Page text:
Keep On: Elam Ending of the NBA All-Star Game
An Elam Ending is when, instead of ending the game with a clock, there is a set score. Dr. Nick Elam’s magic number was seven, and he figured (mathematically) that if the winning team could score eight points in the last four minutes they won the vast majority of their games. In an Elam ending, at the first dead-ball in the last few minutes, a target score is set by adding eight points to the higher score. So if it’s 80-74, the target score is 88. First team to 88 wins. Thus, intentionally fouling hurts your chances of winning because instead of extending the game you’re shortening it.
In the NBA All-Star Game, Adam Silver instituted a full Elam quarter. The game was initially set to add a target score of 35 more than the leading score after three-quarters of play but, in honor of the Kobe Bryant, the score was adjusted to 24. At the end of the third quarter, Team Giannis led 133-124, but Team LeBron was the first to 157.
The fourth quarter, and the race to 157, was one of the best quarters of basketball that has ever been played. While it did still end with Anthony Davis at the free-throw line, the game was back to its roots. The NBA All-Star game is supposed to be the world’s best pickup game: free-flowing offenses, tough competitors, and the most talented basketball players For at least a quarter, that’s exactly what it was.
Turn it On: Expansion of the NBA
Seattle’s Sonics were stolen in 2008. Tampa Bay is hosting an NBA team this year. Las Vegas has added an NFL and NHL team in the last three years. If the NBA were to add franchises in Seattle and Las Vegas and move two teams from the West to the East, several things balance out.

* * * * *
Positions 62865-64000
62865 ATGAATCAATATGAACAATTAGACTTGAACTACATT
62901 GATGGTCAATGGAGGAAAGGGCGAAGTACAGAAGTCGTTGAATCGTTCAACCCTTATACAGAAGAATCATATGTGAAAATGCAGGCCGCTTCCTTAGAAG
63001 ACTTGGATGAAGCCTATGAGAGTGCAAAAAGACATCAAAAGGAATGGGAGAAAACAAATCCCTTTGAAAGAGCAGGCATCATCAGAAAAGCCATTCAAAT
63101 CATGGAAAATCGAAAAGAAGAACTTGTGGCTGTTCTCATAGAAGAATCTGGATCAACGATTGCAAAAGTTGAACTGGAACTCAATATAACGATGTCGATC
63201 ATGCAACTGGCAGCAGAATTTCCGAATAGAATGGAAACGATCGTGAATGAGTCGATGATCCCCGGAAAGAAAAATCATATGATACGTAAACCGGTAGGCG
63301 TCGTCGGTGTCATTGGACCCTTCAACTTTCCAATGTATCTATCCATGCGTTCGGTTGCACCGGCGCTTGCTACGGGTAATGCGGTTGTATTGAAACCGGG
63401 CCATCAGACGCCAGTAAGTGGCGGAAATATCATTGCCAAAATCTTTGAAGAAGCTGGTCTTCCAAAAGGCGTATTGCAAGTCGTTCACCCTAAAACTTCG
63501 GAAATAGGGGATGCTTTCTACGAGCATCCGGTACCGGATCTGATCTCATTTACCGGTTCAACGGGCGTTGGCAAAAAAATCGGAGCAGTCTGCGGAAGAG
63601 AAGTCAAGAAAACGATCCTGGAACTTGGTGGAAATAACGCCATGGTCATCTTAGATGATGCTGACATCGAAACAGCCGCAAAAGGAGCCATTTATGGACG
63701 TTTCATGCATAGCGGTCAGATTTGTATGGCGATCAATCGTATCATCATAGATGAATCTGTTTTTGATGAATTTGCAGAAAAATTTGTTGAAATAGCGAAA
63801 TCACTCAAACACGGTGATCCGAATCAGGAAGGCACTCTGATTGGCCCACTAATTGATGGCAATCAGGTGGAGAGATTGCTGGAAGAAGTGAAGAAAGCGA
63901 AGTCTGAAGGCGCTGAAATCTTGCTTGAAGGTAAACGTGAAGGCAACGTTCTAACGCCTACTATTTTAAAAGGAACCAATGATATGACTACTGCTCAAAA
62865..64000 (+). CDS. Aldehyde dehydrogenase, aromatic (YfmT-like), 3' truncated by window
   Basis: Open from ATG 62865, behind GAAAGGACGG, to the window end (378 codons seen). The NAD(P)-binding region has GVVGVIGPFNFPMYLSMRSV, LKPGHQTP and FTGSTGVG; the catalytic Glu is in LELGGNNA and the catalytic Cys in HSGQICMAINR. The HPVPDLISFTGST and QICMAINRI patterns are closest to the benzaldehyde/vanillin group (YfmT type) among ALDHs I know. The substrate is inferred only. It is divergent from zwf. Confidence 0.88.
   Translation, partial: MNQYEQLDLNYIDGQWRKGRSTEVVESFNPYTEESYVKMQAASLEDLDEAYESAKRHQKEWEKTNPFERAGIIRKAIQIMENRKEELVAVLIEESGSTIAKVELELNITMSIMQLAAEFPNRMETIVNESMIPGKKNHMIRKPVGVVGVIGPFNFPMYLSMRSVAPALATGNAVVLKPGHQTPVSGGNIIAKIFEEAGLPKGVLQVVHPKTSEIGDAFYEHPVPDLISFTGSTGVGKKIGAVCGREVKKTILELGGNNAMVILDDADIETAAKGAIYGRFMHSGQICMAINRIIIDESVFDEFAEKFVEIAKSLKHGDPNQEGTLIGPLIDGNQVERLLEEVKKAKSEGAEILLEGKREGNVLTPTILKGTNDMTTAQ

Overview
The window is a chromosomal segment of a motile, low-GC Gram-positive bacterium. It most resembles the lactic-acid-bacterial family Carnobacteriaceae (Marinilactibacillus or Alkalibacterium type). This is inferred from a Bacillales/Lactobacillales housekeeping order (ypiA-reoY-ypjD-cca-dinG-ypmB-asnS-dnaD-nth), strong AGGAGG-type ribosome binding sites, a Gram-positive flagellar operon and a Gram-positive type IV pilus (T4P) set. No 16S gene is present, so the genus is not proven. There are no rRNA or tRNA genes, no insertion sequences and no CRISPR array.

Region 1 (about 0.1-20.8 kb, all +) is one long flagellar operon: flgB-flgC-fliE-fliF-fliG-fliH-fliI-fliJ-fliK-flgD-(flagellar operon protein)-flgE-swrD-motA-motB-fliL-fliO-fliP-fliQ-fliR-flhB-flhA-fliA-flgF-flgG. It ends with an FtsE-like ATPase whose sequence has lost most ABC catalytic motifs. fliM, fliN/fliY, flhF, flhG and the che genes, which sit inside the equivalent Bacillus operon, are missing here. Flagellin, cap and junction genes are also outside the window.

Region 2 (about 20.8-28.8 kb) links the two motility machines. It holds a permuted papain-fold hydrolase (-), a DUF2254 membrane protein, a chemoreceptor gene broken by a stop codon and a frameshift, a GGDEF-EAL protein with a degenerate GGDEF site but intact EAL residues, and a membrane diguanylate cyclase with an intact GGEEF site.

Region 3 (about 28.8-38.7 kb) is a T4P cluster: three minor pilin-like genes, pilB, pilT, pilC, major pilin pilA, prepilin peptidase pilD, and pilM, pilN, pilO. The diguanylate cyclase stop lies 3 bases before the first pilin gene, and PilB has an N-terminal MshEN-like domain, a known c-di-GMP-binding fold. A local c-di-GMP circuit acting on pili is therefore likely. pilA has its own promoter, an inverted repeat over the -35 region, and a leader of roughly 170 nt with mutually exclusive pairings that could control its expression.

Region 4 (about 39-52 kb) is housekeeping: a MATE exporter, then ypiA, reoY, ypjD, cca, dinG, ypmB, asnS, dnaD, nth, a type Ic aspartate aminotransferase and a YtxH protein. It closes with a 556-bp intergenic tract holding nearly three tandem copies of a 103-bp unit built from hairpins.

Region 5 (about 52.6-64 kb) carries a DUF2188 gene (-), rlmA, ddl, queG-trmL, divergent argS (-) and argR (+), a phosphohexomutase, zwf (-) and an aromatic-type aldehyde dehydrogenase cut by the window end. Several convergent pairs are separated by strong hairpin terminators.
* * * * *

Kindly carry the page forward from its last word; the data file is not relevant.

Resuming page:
The playoffs are officially the top half of the league because eight of the 16 teams in both conferences would make the playoffs. In the same vein as the NFL, conferences could be split into four equal divisions. Perhaps most importantly, the NBA gets two additional markets of fans. Two more regions get a team to cheer for and a way to see the NBA Stars come through town in person. Let’s get this rolling in the new year.
Be Gone: The Grey NBA Warm-Ups
Since the Nike x NBA Jersey Deal, the hooded warm-ups have been a hit. They add a level of swag to the pregame festivities that Reebok and Adidas lacked. They make the warm-up sweatsuit fashionable, and every NBA team has had some version of it each year.
This season, every team has at least two different warm-ups. One is the team color. The Knicks wear blue, the Celtics green, etc. The other? Every team has a dull, grey warm-up.
On some level, I get it. After checking my closet, I currently have five “different” grey sweatshirts. They go with everything. But what the NBA is doing is taking the different styles out of the game. The Grey warm-ups have an NBA logo at the left chest, above a Nike swoosh. The team name is down the right sleeve, black and white team logos down the right. The zipper accents as a black stripe up the middle.